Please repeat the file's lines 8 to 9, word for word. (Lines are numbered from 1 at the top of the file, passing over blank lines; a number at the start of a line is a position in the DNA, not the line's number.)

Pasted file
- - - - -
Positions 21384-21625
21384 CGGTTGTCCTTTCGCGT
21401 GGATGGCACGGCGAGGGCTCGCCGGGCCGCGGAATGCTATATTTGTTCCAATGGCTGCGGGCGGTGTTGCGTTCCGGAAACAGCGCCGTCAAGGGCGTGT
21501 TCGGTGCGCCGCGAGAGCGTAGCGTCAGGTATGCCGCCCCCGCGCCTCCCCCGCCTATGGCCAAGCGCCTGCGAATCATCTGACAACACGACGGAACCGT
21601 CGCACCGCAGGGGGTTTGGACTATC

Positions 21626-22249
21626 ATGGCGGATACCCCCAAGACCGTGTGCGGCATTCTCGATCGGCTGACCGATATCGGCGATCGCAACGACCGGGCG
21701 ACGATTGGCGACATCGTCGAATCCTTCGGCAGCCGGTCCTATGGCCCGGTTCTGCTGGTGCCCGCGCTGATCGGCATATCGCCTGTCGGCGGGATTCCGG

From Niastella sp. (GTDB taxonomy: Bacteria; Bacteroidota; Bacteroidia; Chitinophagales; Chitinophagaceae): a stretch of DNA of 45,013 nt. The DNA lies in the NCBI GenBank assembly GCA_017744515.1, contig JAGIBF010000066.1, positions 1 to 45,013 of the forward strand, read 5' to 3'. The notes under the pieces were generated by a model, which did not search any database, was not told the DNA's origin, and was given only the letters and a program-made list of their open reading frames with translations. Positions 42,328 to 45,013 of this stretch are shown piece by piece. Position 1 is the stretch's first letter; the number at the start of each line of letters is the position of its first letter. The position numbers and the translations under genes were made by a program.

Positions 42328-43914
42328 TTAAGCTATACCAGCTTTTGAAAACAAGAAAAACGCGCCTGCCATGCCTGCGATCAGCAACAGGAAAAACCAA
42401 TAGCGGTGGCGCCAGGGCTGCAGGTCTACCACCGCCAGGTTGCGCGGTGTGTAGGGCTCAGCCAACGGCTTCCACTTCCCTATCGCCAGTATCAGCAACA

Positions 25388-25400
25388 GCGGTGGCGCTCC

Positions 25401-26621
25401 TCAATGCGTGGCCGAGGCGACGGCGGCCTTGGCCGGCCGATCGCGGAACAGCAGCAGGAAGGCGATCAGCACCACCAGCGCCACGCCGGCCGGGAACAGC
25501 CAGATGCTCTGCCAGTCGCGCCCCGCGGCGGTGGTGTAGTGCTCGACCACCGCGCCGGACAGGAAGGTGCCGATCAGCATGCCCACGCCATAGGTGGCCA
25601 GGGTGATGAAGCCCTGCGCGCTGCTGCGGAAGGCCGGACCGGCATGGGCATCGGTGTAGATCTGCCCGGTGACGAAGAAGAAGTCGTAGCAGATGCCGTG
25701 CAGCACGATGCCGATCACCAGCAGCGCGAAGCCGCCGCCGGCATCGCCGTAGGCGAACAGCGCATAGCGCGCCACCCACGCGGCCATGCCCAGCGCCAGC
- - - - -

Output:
21701 ACGATTGGCGACATCGTCGAATCCTTCGGCAGCCGGTCCTATGGCCCGGTTCTGCTGGTGCCCGCGCTGATCGGCATATCGCCTGTCGGCGGGATTCCGG

From Niastella sp. (GTDB taxonomy: Bacteria; Bacteroidota; Bacteroidia; Chitinophagales; Chitinophagaceae): a stretch of DNA of 45,013 nt. The DNA lies in the NCBI GenBank assembly GCA_017744515.1, contig JAGIBF010000066.1, positions 1 to 45,013 of the forward strand, read 5' to 3'. The notes under the pieces were generated by a model, which did not search any database, was not told the DNA's origin, and was given only the letters and a program-made list of their open reading frames with translations. Positions 42,328 to 45,013 of this stretch are shown piece by piece. Position 1 is the stretch's first letter; the number at the start of each line of letters is the position of its first letter. The position numbers and the translations under genes were made by a program.